The high price of fast growth


The housing market has boomed for years in Sioux Falls and prices have gone up, up, up.  But in at least one county, the assessed value of homes for tax purposes didn’t climb the way the market did. 

Lincoln County has been taking steps to rectify that, but it’s causing some homeowners to have sticker shock when it comes to the tax implications.  We look into how the assessed value of some property in Lincoln County has risen as much as 90 percent in just one year.  

“My assessment was $100,000 a year more than I paid for my house, which was two years, about two years ago,” homeowner Craig Okken said.

A group of neighbors lives in Emerald Acres in southern Sioux Falls, just north of 69th Street and west of Minnesota Avenue.

“This is a unique neighborhood. We can’t deny that. We have very large lots and the houses are very diverse,” Okken said.

But these homeowners are taking issue with the large jump in the assessed value of their homes in just a one-year period.

“Most people in our neighborhood. I saw myself 60 percent. I know Craig, I know you saw 70 percent. Ron, yours went up almost 80 percent, almost double? 90,” homeowner Rich Siegmann said.

Ron Dahl says his assessment rose by 90 percent. By state law, county property assessments are supposed to be at market value–or at the price the home could sell. But in Lincoln County, there has always been a gap between the assessment for taxes and what the house could get on the market.

“They told us the last four to five years, they didn’t do nothing. And I said, ‘So we have got to make up for your error. You didn’t do your job and now we have to pay the price for it?’ And I don’t think that’s fair,” Dahl said.

Angela Kennecke: Why was there that gap?
Lincoln County Director of Equalization Karla Goossen: The only consistent thing I can say, the reason the gap existed is because Lincoln County has been the fastest growing county in the state for a decade or more.

Lincoln County began reassessing homes starting with Tea in 2015. Those assessments are ongoing and most owners are seeing an increase in the value of their property.

“12 percent was an average for Lincoln County. But we had very unique areas that saw a much larger increase. Some of those areas had been untouched by anybody for more than a decade,” Goossen said.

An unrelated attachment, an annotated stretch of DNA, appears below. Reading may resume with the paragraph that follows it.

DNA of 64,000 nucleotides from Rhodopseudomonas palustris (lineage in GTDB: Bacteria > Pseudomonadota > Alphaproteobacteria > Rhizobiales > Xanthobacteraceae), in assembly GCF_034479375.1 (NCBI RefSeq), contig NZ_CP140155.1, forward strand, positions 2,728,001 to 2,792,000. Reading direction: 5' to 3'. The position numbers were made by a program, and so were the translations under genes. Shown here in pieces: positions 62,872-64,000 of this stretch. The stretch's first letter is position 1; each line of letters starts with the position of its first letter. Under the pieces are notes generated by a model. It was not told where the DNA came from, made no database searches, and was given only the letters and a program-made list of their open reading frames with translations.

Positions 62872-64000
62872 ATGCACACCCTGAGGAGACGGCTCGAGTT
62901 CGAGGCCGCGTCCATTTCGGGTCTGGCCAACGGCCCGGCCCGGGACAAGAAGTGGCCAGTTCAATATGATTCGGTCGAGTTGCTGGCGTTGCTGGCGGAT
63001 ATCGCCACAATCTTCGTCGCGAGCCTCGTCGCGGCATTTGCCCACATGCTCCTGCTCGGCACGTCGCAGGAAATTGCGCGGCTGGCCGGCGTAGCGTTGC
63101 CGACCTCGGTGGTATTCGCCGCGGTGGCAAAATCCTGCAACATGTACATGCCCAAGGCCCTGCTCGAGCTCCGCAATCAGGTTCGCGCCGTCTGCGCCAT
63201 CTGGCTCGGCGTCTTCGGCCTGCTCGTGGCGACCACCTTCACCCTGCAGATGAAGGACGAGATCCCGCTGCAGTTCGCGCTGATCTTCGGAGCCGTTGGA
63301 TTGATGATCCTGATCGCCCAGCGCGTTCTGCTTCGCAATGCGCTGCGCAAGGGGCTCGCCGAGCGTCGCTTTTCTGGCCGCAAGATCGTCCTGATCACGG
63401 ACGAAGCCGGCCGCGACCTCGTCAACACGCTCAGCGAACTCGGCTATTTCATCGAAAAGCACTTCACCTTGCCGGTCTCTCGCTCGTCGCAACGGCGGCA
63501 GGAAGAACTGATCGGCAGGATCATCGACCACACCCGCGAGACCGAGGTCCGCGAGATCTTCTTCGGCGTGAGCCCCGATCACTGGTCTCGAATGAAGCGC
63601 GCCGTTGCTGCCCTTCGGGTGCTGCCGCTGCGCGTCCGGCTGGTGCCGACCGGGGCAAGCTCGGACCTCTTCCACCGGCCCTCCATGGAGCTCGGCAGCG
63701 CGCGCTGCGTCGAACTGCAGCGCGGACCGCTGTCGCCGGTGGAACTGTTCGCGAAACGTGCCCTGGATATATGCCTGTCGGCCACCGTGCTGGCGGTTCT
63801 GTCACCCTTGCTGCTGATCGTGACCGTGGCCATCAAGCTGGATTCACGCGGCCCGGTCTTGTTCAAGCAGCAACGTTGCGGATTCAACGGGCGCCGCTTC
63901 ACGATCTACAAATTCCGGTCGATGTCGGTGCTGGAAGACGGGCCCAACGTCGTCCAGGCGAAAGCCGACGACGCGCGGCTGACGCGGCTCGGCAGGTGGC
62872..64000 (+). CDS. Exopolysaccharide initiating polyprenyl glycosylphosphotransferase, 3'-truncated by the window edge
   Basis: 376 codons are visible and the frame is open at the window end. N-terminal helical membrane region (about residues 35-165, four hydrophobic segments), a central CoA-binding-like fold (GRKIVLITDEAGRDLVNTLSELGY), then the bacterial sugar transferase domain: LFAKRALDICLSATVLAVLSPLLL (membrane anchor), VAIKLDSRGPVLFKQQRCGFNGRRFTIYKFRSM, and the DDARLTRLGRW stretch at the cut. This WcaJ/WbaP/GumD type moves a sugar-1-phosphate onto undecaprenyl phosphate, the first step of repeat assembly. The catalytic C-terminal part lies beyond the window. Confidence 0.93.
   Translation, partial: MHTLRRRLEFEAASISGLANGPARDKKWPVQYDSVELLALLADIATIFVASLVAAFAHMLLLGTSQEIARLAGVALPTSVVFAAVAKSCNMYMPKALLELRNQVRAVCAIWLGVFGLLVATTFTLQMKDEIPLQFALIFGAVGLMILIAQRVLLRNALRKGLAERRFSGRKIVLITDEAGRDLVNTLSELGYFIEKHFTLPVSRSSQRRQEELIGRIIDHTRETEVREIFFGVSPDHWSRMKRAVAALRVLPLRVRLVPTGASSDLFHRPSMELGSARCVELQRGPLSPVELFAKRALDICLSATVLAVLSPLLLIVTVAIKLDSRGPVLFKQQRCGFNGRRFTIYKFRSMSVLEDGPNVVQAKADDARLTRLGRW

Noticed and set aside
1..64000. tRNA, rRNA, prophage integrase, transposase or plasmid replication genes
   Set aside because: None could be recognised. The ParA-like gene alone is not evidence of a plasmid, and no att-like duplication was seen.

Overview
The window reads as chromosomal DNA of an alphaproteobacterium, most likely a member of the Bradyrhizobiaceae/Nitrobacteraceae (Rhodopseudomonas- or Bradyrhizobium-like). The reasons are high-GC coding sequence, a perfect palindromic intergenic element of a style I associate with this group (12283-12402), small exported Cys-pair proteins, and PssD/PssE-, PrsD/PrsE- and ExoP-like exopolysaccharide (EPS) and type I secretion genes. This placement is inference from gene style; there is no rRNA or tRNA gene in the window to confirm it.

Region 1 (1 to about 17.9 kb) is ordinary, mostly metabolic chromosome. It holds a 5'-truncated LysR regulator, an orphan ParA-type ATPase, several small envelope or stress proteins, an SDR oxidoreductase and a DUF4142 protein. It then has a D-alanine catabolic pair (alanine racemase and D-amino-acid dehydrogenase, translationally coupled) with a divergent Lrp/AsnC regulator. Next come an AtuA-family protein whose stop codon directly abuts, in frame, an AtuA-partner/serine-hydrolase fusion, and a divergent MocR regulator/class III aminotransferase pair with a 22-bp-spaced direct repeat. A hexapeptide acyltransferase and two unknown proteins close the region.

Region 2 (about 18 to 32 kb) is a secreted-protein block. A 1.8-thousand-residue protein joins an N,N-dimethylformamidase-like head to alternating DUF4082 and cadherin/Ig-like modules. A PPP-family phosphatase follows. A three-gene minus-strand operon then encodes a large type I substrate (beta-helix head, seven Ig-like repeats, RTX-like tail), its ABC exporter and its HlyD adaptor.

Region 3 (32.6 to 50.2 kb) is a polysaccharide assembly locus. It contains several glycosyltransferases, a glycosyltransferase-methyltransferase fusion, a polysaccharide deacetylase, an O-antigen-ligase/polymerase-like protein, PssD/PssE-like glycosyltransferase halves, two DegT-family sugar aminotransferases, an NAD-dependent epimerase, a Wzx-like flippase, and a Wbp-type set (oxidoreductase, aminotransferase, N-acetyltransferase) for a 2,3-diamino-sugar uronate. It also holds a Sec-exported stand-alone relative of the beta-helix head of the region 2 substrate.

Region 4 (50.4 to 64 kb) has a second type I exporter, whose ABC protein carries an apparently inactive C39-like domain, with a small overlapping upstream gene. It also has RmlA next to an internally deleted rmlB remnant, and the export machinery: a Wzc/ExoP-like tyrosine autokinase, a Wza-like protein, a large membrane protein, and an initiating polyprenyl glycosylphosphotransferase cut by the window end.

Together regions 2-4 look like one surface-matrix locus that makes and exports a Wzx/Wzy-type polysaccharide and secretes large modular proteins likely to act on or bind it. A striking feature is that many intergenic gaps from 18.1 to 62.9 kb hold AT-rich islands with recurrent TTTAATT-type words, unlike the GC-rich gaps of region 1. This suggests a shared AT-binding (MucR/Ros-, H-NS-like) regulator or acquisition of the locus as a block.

But Siegmann says in the case of his home that wasn’t the case. Siegmann spent seven years remodeling his Emerald Acres house and the county reassessed his home after each project was complete.

“So I assumed that every year we’re going to get an increase,” Siegmann said.

Over that seven-year remodeling period, Siegmann’s taxes nearly doubled. But now in just one year, the assessed value of his home has risen by another 60 percent. There is no cap in South Dakota for the percentage your home’s assessment can rise in one year.

“I don’t know what fair and what’s not fair. It just seems the rules have changed now and this is what it’s going to be,” Siegmann said.

Remember the neighbor whose home valuation went up by $100,000 more than he paid for it a couple of years ago? While Okken bought the home in a private sale, the county told him that was the market value.

“We definitely didn’t get it at a bargain basement price or anything. It was a fair sale with the buyer and I do think it was assessed more than what we could sell it for,” Okken said.

The neighbors claim that the assessments are unfair even within Emerald Acres.

“Here’s my lot sitting with a storm sewer behind me, and there’s another lot down the road sitting on a golf course on the green, on the signature course. And they’re paying less tax per square foot than I am.  And that’s not right,” Dahl said.

“Our values are fair and they’re treated equally. So whether we got in or didn’t get in or who you were–we’re unbiased. We’re just looking at the data we need to collect to come up with the value,” Goossen said.

“I think the county is definitely at the advantage. They have the advantage to assess what they want to to get what they need and the homeowner does not have a lot of leverage to fight against it,” Okken said.

But how does the assessment translate into their property tax bill? That’s not as simple of a question as it sounds. 

Kennecke:  Are his taxes going to go up by that same percentage, 65 percent?
Lincoln County Auditor Marlene Sweeter: Probably not by that same percentage. But they’re going to go up.

Sweeter says she won’t have all the numbers to figure out the formula for 2020 taxes until October.

“It depends on where you live. It depends on what school district you’re in. It depends on if you’re in a municipality or a township. Depends on a lot of things,” Sweeter said.

In the meantime, these homeowners are bracing for sticker shock when it comes time to pay their taxes.

“To have your taxes double within such a short time frame, in a year–it makes you consider moving,” Siegmann said. 

Some of the homeowners we spoke with did appeal and were able to get a reduction in their assessment, but still stay it rose too much.

There are ten appraisers currently still out in the field assessing properties for the next two years.  Then they start the entire process all over again.

Lincoln County Department of Equalization

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